Ohio Considers Controversial Milk Labeling

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Cows munch on feed as they're milked on the Zimmerman farm east of Richwood, OH.
Cows munch on feed as they're milked on the Zimmerman farm east of Richwood, OH.

The Ohio Department of Agriculture is expected to release new rules on milk labeling as early as this week. At issue is whether producers will have the right to label their milk as synthetic growth hormone-free.

On the Zimmerman farm northeast of Marysville, John Van Gundy calls another group of cows into the milking parlor. John has help from brothers Rick and Gabe.

“The whole herd, we’re milking about 37, it’ll take me about an hour and, oh, an hour and a half of milking time,” Van Gundy says.

The cows are hooked up to the milking machine. Then once they’re milked, they go back to the pasture.

This dairy was started in 1992 by Sylvia Zimmerman, just about the time the chemical company Monsanto started marketing Posilac, an artificial hormone that boosts the amount of milk a cow can produce. Zimmerman says she was opposed to it from the beginning.

“When you inject a cow with this growth hormone you are putting an extra strain on her, Zimmerman says. “And her body is just revved up. And she is going to burn out. It just didn’t sound right to me. And so I just was never going to use it.”

The Ohio Department of Agriculture is in the final stages of writing what could be controversial milk labeling rules. One proposal would prohibit labels that say, “made without artificial bovine growth hormone,” or “rBGH free.”

Dairy producers who use Monsanto’s hormone say that kind of labeling implies there’s something wrong with their milk.

“I’m pro being able to use the best management practices to provide the best quality milk to the consumer at the most fair possible price.”

Rob Bouic lives and works on a Union County farm that’s been in his family for more than a century. He uses rBGH, and he’s a member of the Ohio Dairy Labeling Advisory Committee. He says Posilac is an environmentally friendly product.

“We can produce more milk with fewer cows and therefore have less manure, less methane production. It is an environmentally friendly product,” Bouic says.

“Every cow that’s living and breathing requires a certain amount of food and energy just to be alive. To replace that milk we have to milk more cows. To produce more cows, we have a larger carbon footprint,” Bouic says.

But is rBGH, also known as rBST, dangerous? “No,” says another member of the dairy labeling committee. Normand St. Pierre is a professor of animal science at Ohio State University. St. Pierre says there’s no risk from drinking milk from cows treated with the artificial hormone.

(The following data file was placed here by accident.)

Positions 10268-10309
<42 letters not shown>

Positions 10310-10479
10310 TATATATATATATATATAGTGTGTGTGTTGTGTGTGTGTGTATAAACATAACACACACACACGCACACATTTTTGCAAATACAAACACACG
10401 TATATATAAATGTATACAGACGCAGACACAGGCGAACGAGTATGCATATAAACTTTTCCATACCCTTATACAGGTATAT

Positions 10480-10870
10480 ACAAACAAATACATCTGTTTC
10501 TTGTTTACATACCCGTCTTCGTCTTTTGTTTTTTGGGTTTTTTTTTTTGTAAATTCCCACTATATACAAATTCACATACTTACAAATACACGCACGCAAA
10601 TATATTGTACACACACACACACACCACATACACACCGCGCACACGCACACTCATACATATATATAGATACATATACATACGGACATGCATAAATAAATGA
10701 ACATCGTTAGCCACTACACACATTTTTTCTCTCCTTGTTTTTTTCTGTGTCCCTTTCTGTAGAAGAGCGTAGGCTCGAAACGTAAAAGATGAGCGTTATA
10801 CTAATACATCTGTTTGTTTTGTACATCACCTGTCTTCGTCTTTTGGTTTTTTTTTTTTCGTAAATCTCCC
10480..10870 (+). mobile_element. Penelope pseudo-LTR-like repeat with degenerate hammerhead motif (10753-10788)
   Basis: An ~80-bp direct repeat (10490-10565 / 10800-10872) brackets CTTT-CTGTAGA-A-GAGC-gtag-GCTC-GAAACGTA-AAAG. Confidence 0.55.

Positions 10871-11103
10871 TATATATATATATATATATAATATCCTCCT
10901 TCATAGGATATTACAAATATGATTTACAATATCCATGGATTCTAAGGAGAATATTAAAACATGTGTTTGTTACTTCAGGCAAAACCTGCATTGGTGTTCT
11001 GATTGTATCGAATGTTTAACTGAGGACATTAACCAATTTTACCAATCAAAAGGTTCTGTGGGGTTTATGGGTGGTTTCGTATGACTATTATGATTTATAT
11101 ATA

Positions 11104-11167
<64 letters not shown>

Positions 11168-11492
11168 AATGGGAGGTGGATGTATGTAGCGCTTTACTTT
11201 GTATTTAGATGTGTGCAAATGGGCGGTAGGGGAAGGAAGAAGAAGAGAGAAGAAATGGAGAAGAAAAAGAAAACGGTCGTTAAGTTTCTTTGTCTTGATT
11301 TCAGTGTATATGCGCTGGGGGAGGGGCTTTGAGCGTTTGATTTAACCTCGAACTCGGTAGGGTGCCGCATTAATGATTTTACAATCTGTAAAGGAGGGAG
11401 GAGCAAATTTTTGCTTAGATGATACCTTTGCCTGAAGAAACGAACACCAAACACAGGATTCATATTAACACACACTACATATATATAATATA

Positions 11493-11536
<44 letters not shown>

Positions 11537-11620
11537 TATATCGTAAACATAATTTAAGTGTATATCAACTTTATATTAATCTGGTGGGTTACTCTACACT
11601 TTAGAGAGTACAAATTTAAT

But more and more retailers are demanding that the milk they buy from producers is rBGH-free. That’s ironic, says dairyman Rob Bouic, who quotes a Farm Bureau study that shows only about 10 percent of consumers care how their milk is produced.

“The milk processing industry is going away from the most progressive producers; those who use rBST. Kroger, Dean Foods and the other major marketers are ignoring the other 90 percent to satisfy 10 percent. That’s very frustrating to me,” Bouic says.

Also frustrating is the lack of a uniform standard that identifies who is and who is not using the artificial hormone. Dairy operators who don’t have begun signing affidavits stating they run an rBST-free dairy. The company that purchases Sylvia Zimmerman’s raw milk denotes hers as hormone free with a green plastic ring on her milk holding tank.

“See that little green bracelet there on the bulk tank? That indicates that this milk doesn’t have any [artificial growth hormone] in it,” Zimmerman says.

Groups like Consumers Union have been fighting state rules that would prohibit labels that say rBGH-free. Consumers Union researcher Michael Hansen.

“It’s a basic consumer right-to-know issue and it’s also a free speech issue,” Hansen says. “Companies are absolutely allowed to make truthful claims on their labels and say that the milk does not come from cows with rBHT, or that its free of rBGH. Those are truthful statements and should be allowed on the labels.

Just last week Pennsylvania Gov. Ed Rendell overruled his state’s agriculture department which would have prohibited hormone labeling. Rendell said the public has a right to information about how their milk is produced. Ohio’s new rules could be released as early as this week.

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